Publications Database

Welcome to the new Schulich Peer-Reviewed Publication Database!

The database is currently in beta-testing and will be updated with more features as time goes on. In the meantime, stakeholders are free to explore our faculty’s numerous works. The left-hand panel affords the ability to search by the following:

  • Faculty Member’s Name;
  • Area of Expertise;
  • Whether the Publication is Open-Access (free for public download);
  • Journal Name; and
  • Date Range.

At present, the database covers publications from 2012 to 2020, but will extend further back in the future. In addition to listing publications, the database includes two types of impact metrics: Altmetrics and Plum. The database will be updated annually with most recent publications from our faculty.

If you have any questions or input, please don’t hesitate to get in touch.


Search Results

Tanrisever, F., Joglekar, N., Erzurumlu, S. and M. Lévesque (2021). "Managing Capital Market Frictions via Cost-Reduction Investments", Manufacturing and Service Operations Management, 23(1), 88-105.

Open Access Download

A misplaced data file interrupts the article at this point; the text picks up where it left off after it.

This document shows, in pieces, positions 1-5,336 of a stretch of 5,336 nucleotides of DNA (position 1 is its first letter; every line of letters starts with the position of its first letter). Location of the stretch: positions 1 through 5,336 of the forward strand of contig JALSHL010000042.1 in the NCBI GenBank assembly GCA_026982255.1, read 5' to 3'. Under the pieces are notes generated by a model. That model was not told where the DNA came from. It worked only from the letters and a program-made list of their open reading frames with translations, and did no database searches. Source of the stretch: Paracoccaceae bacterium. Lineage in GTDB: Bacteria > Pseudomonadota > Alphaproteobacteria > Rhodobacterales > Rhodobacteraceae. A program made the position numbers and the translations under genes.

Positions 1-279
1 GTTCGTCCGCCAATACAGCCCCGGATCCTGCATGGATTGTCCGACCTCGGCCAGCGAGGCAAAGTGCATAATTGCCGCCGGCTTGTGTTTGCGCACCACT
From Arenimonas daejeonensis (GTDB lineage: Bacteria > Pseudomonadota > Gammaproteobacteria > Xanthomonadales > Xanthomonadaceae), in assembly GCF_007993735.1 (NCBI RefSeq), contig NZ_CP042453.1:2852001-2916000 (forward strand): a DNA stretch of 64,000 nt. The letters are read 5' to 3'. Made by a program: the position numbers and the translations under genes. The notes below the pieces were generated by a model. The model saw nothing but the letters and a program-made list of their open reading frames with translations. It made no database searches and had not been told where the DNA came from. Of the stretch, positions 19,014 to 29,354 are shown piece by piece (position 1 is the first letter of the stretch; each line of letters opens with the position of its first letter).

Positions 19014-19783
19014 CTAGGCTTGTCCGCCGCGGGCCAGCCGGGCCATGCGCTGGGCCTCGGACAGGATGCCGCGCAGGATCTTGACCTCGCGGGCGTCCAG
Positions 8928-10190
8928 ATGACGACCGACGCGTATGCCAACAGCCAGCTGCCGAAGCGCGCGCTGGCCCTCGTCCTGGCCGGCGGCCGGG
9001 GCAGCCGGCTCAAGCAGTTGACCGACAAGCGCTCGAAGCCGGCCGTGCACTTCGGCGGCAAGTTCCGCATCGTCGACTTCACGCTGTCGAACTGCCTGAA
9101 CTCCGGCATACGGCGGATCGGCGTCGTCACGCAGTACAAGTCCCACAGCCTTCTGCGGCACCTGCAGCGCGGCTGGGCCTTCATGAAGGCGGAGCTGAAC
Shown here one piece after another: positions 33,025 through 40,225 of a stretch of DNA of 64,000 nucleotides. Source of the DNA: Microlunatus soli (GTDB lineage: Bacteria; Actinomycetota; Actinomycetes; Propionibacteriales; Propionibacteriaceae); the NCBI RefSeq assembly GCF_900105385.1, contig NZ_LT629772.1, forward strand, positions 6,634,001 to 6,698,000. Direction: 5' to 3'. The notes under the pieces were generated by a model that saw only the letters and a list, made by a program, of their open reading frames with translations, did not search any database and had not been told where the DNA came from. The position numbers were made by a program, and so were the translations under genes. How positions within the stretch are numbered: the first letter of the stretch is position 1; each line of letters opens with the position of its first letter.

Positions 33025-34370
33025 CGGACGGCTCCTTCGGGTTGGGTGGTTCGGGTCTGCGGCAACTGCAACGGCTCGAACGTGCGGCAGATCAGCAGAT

Abstract Problem definition: We examine how the presence of capital market frictions influences the decision to invest in production cost reduction and the resultant production volume. This investment can increase the firm’s cash flow by increasing the profit margin, but it can also decrease the firm’s risk-free cash reserves and thus affect its exposure to capital market frictions. Academic/practical relevance: Process improvement aimed at production cost reduction has generated myriad of theoretical questions about efficient investment options and capacity choices. From a managerial perspective, process improvement is a fundamental concern in operations strategy. Nevertheless, its analysis typically excludes financial constraints by assuming a perfect capital market. Methodology: We formulate a two-stage profit maximization model in which a capital-constrained firm commits to a cost-reduction investment in the first stage in anticipation of its production decision in the second stage of this two-stage decision process. The firm considers capital market frictions when making decisions at each stage, while considering uncertainty in demand for its offering and in reducing its unit production cost. Results: When a firm faces small initial capital and low preinvestment unit production costs, it can benefit from investing in production cost reduction in the presence of capital market frictions more so than in their absence. Moreover, uncertainty in the production cost reduction mitigates the impact of market frictions on the net benefit (i.e., additional profit), whereas demand uncertainty decreases the feasible parameter space, where investing in production cost reduction is optimal. Managerial implications: A firm’s decision to invest in production cost reduction affects its operational and financial capabilities. Managers should thus consider this investment as an operational hedge not only against the uncertainty of matching supply and demand but also against exposure to capital market frictions and the resultant financial risk.